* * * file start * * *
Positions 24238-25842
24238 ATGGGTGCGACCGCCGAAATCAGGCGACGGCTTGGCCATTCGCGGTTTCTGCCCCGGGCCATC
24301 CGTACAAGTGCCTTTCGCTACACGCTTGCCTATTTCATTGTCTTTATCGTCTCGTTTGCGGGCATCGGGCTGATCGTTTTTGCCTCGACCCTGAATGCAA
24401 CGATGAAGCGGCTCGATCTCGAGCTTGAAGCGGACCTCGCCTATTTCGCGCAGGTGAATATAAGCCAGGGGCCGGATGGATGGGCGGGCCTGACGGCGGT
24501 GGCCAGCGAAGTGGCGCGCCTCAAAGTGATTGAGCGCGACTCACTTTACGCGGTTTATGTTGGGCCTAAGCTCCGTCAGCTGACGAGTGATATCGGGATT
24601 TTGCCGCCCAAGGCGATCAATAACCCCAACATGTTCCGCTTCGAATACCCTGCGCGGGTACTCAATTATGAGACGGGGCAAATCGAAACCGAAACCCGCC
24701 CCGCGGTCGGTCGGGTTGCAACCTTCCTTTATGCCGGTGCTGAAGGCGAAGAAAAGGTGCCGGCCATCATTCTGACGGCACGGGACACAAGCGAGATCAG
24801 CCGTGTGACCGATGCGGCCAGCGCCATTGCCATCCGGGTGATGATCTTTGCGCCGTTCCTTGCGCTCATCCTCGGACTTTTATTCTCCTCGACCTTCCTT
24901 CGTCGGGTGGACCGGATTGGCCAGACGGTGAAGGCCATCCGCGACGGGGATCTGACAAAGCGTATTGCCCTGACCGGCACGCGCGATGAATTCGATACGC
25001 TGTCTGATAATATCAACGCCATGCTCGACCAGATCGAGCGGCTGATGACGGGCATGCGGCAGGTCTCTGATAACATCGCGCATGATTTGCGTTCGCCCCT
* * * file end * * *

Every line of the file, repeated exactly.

Positions 24238-25842
24238 ATGGGTGCGACCGCCGAAATCAGGCGACGGCTTGGCCATTCGCGGTTTCTGCCCCGGGCCATC
24301 CGTACAAGTGCCTTTCGCTACACGCTTGCCTATTTCATTGTCTTTATCGTCTCGTTTGCGGGCATCGGGCTGATCGTTTTTGCCTCGACCCTGAATGCAA
24401 CGATGAAGCGGCTCGATCTCGAGCTTGAAGCGGACCTCGCCTATTTCGCGCAGGTGAATATAAGCCAGGGGCCGGATGGATGGGCGGGCCTGACGGCGGT
24501 GGCCAGCGAAGTGGCGCGCCTCAAAGTGATTGAGCGCGACTCACTTTACGCGGTTTATGTTGGGCCTAAGCTCCGTCAGCTGACGAGTGATATCGGGATT
24601 TTGCCGCCCAAGGCGATCAATAACCCCAACATGTTCCGCTTCGAATACCCTGCGCGGGTACTCAATTATGAGACGGGGCAAATCGAAACCGAAACCCGCC
24701 CCGCGGTCGGTCGGGTTGCAACCTTCCTTTATGCCGGTGCTGAAGGCGAAGAAAAGGTGCCGGCCATCATTCTGACGGCACGGGACACAAGCGAGATCAG
24801 CCGTGTGACCGATGCGGCCAGCGCCATTGCCATCCGGGTGATGATCTTTGCGCCGTTCCTTGCGCTCATCCTCGGACTTTTATTCTCCTCGACCTTCCTT
24901 CGTCGGGTGGACCGGATTGGCCAGACGGTGAAGGCCATCCGCGACGGGGATCTGACAAAGCGTATTGCCCTGACCGGCACGCGCGATGAATTCGATACGC
25001 TGTCTGATAATATCAACGCCATGCTCGACCAGATCGAGCGGCTGATGACGGGCATGCGGCAGGTCTCTGATAACATCGCGCATGATTTGCGTTCGCCCCT